Little white lies are a unique aspect of the human condition, because there usually is never anything small or innocent about them. As most caring mothers eventually tell their children, ‘There is no such thing as a little white lie; all lies are lies.’ Mark Twain even attempts to introduce the notion of the good lie in his classic tale of Huckleberry Finn, but the reality is that regardless of the outcome or the intention, a lie is a lie. Ali’s Wedding weighs out this moral conundrum of the little white lie that exists within the human experience from the opening segment to the conclusion of this true story. Is there such thing as a good or an innocent lie?
Ali (Osamah Sami) is the eldest son of a local Muslim cleric in the suburbs of Melbourne. Even though he loves his father, his role as the religious leader’s son adds to the pressure for him to succeed in medicine. His family and the local Arabic community look to him to become an affluent doctor in Australia. After sitting the entrance exam to medical school, he receives the news that he has failed and will not be attending university. As he goes to deliver the news to his father, he is confronted by another young man within the local mosque who did exceptionally well on the exam. This momentary bout of pride causes Ali to tell a big lie that he had passed the exam with high marks. This deception becomes the catalyst for a ripple effect that reverberates throughout the tight-knit immigrant community and his life. Maintaining this facade is critical for the sake of retaining the pride of his father and opens the door to having a relationship with one of the young women in the mosque. Dianne (Helana Sawires) actually did score the highest on the university test and besides going onto university, she is intrigued by the affections of the cleric’s son. This young man must determine what to do as this innocent lie turns into an insurmountable mountain of problems for Ali and his family.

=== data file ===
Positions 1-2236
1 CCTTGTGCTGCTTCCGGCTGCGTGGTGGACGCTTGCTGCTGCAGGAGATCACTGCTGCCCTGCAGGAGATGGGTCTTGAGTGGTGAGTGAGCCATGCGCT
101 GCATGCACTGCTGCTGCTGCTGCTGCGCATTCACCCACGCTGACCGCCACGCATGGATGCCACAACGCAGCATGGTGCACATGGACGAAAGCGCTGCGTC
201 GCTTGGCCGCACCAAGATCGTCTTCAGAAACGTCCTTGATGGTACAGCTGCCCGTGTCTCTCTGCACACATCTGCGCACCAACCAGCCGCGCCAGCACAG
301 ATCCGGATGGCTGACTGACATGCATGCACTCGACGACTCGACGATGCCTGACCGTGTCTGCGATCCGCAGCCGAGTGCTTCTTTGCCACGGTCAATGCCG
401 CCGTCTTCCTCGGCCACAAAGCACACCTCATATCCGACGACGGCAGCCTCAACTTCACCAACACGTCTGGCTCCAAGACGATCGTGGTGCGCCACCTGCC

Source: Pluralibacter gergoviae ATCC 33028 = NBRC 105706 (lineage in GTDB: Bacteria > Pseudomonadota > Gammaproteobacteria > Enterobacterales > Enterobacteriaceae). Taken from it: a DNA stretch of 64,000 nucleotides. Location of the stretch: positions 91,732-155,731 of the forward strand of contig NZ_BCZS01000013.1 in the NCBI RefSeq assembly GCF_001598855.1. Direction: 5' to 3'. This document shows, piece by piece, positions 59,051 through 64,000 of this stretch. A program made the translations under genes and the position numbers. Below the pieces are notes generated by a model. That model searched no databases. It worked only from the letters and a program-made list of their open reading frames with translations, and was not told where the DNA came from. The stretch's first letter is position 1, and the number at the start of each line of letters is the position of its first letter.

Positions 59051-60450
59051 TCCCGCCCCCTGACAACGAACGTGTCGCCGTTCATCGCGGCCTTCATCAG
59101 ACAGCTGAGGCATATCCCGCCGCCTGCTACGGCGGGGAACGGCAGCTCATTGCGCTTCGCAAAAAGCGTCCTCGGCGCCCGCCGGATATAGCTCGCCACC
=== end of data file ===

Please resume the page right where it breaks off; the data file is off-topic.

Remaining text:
Similar to what was achieved through the release of The Big Sick, Osamah Sami and Andrew Knight has delivered a new twist on the rom-com by placing it within the Muslim community. His story of young love and the moral challenges brought about by cultural expectations is an uncommon glimpse into the world of religion and the life of immigrants adjusting to a new way of life. Ali’s Wedding contains many of the trappings of this genre that make things predictable and reliant on quirky twists to drive the story forward, but the fact that this is a true story does provide something fresh for audiences.
What director Jeffrey Walker (Dance Academy: The Movie) was able to capture with this look-see into the Muslim and Arabic communities was the humanity of this passionate people group. The personal elements of the multiple family units provide the platform for exceptional comedy and drama. Due to the political structure and religious views of the world, this has been a community that has been marginalised in the film. Walker is able to point to the heart of the families and show that we are all more alike than we might be willing to admit.
The strength of story and direction are supported by a relatively unknown, but talented cast. They may not be household names around the world, but Australian television mainstays Don Hany and Frances Duca deliver a beautiful depiction of Ali’s Iraqi-born parents. Alongside a multitude of character actors who portray the rich Arabic heritage and the various countries represented in this local religious microcosm. These all provide the necessary cultural mix for the budding forbidden romance of Ali and Dianna. Actors Sami and Sawires’ performances and chemistry were the reasons that this film stood out from other rom-coms on the market this year.
From the innocent looks and the slight touch of their hands, their love provides the magical connection that should be the motivation for audiences to seek out and see this independent film gem.
REEL DIALOGUE: What are some of the bigger questions to consider from this film?
Is there such thing as a good lie? This is the moral dilemma that opens Ali’s Wedding and continues to be asked throughout the film. Like the central character of the film, the reality comes down to the old statement, honesty is the best policy.
‘For nothing is hidden that will not be made manifest, nor is anything secret that will not be known and come to light.’ Luke 8:17
Usually, the person who asks the question of the existence of a ‘good lie’ is looking for justification for their own moral failings. This may be a confronting statement for some, but for those who have lived through the repercussions of an untruth, it is well… the truth.
When confronted with the difficulties in life, being truthful in all things may bring some short-term pain, but it will provide peace of mind. Also, it leaves the person with nothing to have to cover up in the future.
When it comes down it, Mum was right. A lie is a lie. ‘Just truth tellin’!’